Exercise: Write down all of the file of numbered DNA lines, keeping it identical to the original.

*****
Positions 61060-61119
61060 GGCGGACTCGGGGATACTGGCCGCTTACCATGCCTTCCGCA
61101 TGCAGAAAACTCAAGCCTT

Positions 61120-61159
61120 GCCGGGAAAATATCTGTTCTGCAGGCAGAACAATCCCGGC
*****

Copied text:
Positions 61060-61119
61060 GGCGGACTCGGGGATACTGGCCGCTTACCATGCCTTCCGCA
61101 TGCAGAAAACTCAAGCCTT

Positions 61120-61159
61120 GCCGGGAAAATATCTGTTCTGCAGGCAGAACAATCCCGGC